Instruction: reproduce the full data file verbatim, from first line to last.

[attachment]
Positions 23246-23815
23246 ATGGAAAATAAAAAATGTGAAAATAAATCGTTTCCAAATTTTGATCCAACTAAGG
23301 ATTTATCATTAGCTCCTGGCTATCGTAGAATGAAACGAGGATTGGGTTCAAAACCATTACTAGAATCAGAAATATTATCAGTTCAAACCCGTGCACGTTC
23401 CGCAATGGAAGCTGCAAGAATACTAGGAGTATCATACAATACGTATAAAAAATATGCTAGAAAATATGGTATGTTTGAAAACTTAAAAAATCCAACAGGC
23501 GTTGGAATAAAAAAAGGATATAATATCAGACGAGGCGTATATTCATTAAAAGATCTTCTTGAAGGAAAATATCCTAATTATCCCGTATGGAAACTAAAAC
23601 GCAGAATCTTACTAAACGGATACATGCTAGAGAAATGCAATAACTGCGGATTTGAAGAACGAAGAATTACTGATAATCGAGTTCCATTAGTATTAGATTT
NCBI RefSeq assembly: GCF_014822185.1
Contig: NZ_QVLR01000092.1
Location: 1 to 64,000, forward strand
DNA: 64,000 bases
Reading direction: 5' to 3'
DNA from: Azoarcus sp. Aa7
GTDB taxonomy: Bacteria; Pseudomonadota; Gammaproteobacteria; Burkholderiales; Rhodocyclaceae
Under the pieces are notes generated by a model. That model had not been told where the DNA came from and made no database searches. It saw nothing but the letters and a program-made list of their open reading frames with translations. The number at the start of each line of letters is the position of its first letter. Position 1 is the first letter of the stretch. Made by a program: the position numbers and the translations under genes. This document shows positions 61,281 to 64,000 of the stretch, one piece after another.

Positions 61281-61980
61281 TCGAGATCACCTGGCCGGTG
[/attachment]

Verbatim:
Positions 23246-23815
23246 ATGGAAAATAAAAAATGTGAAAATAAATCGTTTCCAAATTTTGATCCAACTAAGG
23301 ATTTATCATTAGCTCCTGGCTATCGTAGAATGAAACGAGGATTGGGTTCAAAACCATTACTAGAATCAGAAATATTATCAGTTCAAACCCGTGCACGTTC
23401 CGCAATGGAAGCTGCAAGAATACTAGGAGTATCATACAATACGTATAAAAAATATGCTAGAAAATATGGTATGTTTGAAAACTTAAAAAATCCAACAGGC
23501 GTTGGAATAAAAAAAGGATATAATATCAGACGAGGCGTATATTCATTAAAAGATCTTCTTGAAGGAAAATATCCTAATTATCCCGTATGGAAACTAAAAC
23601 GCAGAATCTTACTAAACGGATACATGCTAGAGAAATGCAATAACTGCGGATTTGAAGAACGAAGAATTACTGATAATCGAGTTCCATTAGTATTAGATTT
NCBI RefSeq assembly: GCF_014822185.1
Contig: NZ_QVLR01000092.1
Location: 1 to 64,000, forward strand
DNA: 64,000 bases
Reading direction: 5' to 3'
DNA from: Azoarcus sp. Aa7
GTDB taxonomy: Bacteria; Pseudomonadota; Gammaproteobacteria; Burkholderiales; Rhodocyclaceae
Under the pieces are notes generated by a model. That model had not been told where the DNA came from and made no database searches. It saw nothing but the letters and a program-made list of their open reading frames with translations. The number at the start of each line of letters is the position of its first letter. Position 1 is the first letter of the stretch. Made by a program: the position numbers and the translations under genes. This document shows positions 61,281 to 64,000 of the stretch, one piece after another.

Positions 61281-61980
61281 TCGAGATCACCTGGCCGGTG